Transcriptional regulation by poly(ADP-ribose) polymerase-1 during T cell activation.

Saenz L, Lozano JJ, Valdor R, Baroja-Mazo A, Ramirez P, Parrilla P, Aparicio P, Sumoy L, Yélamos J - BMC Genomics (2008)

PARP-1 dependent genes in T cells involved in the immune response. (A) Expression maps including all the genes belonging to GO terms "immune response". Red indicates higher expression in Parp-1+/+ T cells compared to Parp-1-/- T cells (positive regulation by PARP-1) while green indicates higher expression in Parp-1-/- T cells compared to Parp-1+/+ T cells (negative regulation by PARP-1). Numbers in the left column indicate the fold-change expression in Parp-1+/+ T cells compared to Parp-1-/- T cells. (B) Real-time PCR analysis of representative genes in response to anti-CD3 stimulation or (C) in response to anti-CD3 + anti-CD28 stimulation. Samples were normalized according to Gapdh expression levels. The y-axis represents fold-change of activated versus resting cells for both Parp-1+/+ (white bars) and Parp-1-/- (black bars) T cells. Results represent the mean value ± SD of two independent experiments. The ratio of gene expression in Parp-1+/+ over Parp-1-/- cells (positive number) or the ratio of gene expression in Parp-1-/- over Parp-1+/+ (negative number) cells is indicated above each pair of bars.
© Copyright Policy - open-access
Related In: Results  -  Collection

License
Show All Figures
getmorefigures.php?uid=PMC2375913&req=5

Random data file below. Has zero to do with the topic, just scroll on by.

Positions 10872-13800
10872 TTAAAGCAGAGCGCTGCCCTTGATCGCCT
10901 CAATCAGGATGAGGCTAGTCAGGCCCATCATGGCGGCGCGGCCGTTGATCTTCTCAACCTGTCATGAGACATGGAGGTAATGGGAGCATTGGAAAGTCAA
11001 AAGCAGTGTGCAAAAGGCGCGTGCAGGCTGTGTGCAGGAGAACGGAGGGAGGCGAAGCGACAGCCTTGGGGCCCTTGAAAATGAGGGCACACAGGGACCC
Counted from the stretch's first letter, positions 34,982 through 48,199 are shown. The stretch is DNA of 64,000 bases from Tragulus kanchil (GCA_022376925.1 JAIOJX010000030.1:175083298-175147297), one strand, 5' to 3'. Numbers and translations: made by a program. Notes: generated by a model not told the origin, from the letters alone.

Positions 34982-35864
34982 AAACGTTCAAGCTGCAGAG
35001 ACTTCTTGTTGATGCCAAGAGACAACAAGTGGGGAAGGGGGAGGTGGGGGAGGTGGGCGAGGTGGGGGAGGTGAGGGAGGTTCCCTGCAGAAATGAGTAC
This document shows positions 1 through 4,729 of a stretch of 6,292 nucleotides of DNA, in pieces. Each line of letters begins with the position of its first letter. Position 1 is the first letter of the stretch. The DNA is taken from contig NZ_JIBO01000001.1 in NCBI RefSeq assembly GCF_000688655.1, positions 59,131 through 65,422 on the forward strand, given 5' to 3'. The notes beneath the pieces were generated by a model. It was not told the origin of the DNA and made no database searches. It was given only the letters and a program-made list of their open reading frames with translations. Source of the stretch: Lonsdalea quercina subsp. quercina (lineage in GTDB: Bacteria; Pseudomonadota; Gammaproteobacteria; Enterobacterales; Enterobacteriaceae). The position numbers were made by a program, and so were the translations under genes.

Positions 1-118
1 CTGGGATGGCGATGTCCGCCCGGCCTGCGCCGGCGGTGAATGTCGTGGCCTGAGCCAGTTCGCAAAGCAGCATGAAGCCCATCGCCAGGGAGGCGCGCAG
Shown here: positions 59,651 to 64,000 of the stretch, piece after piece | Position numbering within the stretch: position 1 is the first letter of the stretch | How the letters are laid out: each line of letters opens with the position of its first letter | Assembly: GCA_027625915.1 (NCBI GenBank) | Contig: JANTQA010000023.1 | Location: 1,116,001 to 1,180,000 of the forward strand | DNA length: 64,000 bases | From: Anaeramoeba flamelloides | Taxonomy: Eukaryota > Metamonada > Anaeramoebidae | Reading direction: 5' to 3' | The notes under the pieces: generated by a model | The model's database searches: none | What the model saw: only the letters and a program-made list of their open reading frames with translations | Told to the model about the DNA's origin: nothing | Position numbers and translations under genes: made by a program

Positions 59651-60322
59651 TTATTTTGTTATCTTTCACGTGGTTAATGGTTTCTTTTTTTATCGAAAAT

Figure 3: PARP-1 dependent genes in T cells involved in the immune response. (A) Expression maps including all the genes belonging to GO terms "immune response". Red indicates higher expression in Parp-1+/+ T cells compared to Parp-1-/- T cells (positive regulation by PARP-1) while green indicates higher expression in Parp-1-/- T cells compared to Parp-1+/+ T cells (negative regulation by PARP-1). Numbers in the left column indicate the fold-change expression in Parp-1+/+ T cells compared to Parp-1-/- T cells. (B) Real-time PCR analysis of representative genes in response to anti-CD3 stimulation or (C) in response to anti-CD3 + anti-CD28 stimulation. Samples were normalized according to Gapdh expression levels. The y-axis represents fold-change of activated versus resting cells for both Parp-1+/+ (white bars) and Parp-1-/- (black bars) T cells. Results represent the mean value ± SD of two independent experiments. The ratio of gene expression in Parp-1+/+ over Parp-1-/- cells (positive number) or the ratio of gene expression in Parp-1-/- over Parp-1+/+ (negative number) cells is indicated above each pair of bars.